Field Experiments

## Discussion

### Collective Action

According to de Rooij, Green, and Gerber 2009, laboratory experiments regarding collective action indicate that individuals cooperate at far higher rates that theories would predict. However, questions about external validity makes it difficult to generalize on the basis of these lab experiments. As such, collective action is a field that is ripe for the intervention of field experiments, which have many of the merits of lab experiments, with the added bonus of greater external validity. de Rooij et al note that while field experiments are not a new idea, it is only since the late 1990s that their use has become widespread. They note that one consistent finding of field experiments is that the content of political messages doesn't seem to be very important - see for example Gerber and Green 2000, Michelson 2003, and Panagopoulos 2009. On the other hand, field experiments do seem to suggest that the way in which the message is conveyed has some significance - see for example Addonizio, Gerber, and Glaser 2007 or Nickerson 2008. Below, you can find a more in depth description of several of these experiments.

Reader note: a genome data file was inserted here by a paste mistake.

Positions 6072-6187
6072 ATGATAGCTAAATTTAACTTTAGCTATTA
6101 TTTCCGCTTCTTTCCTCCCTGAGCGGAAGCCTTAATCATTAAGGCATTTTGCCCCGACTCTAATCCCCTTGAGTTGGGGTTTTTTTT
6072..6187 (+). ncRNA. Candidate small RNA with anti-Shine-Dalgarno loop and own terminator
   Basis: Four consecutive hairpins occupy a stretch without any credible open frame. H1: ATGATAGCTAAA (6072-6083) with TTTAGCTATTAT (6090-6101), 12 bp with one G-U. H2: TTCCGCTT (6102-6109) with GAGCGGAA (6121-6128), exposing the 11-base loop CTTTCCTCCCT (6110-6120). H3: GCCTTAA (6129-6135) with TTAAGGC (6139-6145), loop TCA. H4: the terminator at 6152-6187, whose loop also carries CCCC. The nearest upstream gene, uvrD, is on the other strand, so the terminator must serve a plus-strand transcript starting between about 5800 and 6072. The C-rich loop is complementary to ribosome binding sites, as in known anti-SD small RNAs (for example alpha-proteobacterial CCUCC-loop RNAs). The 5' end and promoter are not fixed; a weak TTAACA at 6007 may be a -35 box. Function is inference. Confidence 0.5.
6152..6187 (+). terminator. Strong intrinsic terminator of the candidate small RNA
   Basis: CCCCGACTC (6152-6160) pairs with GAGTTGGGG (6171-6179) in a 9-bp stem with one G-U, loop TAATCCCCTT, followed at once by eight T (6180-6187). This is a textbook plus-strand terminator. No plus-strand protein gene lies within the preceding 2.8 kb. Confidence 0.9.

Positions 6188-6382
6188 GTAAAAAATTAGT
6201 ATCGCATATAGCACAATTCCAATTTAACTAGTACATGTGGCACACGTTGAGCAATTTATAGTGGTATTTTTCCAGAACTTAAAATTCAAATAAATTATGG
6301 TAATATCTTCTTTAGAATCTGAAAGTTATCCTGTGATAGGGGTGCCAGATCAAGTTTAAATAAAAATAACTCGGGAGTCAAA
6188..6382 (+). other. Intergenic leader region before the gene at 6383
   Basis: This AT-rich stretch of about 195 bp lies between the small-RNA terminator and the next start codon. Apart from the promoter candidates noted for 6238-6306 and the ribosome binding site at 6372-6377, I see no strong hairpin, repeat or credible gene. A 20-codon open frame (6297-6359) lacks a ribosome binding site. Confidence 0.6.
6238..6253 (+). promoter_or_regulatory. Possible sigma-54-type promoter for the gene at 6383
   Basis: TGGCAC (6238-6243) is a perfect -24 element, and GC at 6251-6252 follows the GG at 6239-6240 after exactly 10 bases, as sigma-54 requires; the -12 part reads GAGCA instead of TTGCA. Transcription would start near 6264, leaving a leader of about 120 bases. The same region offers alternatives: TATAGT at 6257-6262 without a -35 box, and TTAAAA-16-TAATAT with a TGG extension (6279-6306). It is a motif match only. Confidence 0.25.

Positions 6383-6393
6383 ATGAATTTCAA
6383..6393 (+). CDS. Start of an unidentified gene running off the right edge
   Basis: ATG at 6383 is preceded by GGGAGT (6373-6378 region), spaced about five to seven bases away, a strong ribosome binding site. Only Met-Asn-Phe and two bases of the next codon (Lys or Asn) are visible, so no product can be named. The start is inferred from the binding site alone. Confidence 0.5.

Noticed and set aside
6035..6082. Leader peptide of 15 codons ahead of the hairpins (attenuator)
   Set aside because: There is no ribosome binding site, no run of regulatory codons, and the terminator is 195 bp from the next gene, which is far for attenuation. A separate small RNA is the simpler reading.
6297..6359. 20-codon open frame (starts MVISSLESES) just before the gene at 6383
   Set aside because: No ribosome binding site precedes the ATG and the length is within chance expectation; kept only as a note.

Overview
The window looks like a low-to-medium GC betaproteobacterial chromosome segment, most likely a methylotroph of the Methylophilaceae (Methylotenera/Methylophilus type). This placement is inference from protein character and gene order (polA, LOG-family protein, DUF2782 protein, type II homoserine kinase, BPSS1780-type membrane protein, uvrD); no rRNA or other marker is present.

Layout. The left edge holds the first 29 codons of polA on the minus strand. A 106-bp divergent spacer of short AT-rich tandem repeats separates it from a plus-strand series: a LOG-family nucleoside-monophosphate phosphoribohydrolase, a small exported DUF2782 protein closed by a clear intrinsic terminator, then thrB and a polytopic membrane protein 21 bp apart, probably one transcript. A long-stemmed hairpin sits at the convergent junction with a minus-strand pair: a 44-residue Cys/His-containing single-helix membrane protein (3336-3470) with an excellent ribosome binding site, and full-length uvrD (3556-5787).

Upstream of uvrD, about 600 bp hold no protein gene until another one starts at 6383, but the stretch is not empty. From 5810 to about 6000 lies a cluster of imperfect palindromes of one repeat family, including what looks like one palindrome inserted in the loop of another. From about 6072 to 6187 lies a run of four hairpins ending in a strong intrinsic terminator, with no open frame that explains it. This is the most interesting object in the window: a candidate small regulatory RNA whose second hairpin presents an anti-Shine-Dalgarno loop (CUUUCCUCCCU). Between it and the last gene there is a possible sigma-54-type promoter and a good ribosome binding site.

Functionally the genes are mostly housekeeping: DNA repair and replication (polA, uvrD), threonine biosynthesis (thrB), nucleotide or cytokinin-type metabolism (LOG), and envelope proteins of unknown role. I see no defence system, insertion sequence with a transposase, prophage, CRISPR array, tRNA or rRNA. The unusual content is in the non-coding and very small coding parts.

Gerber and Green 1999 - Does Canvassing Increase Voter Turnout? A Field Experiment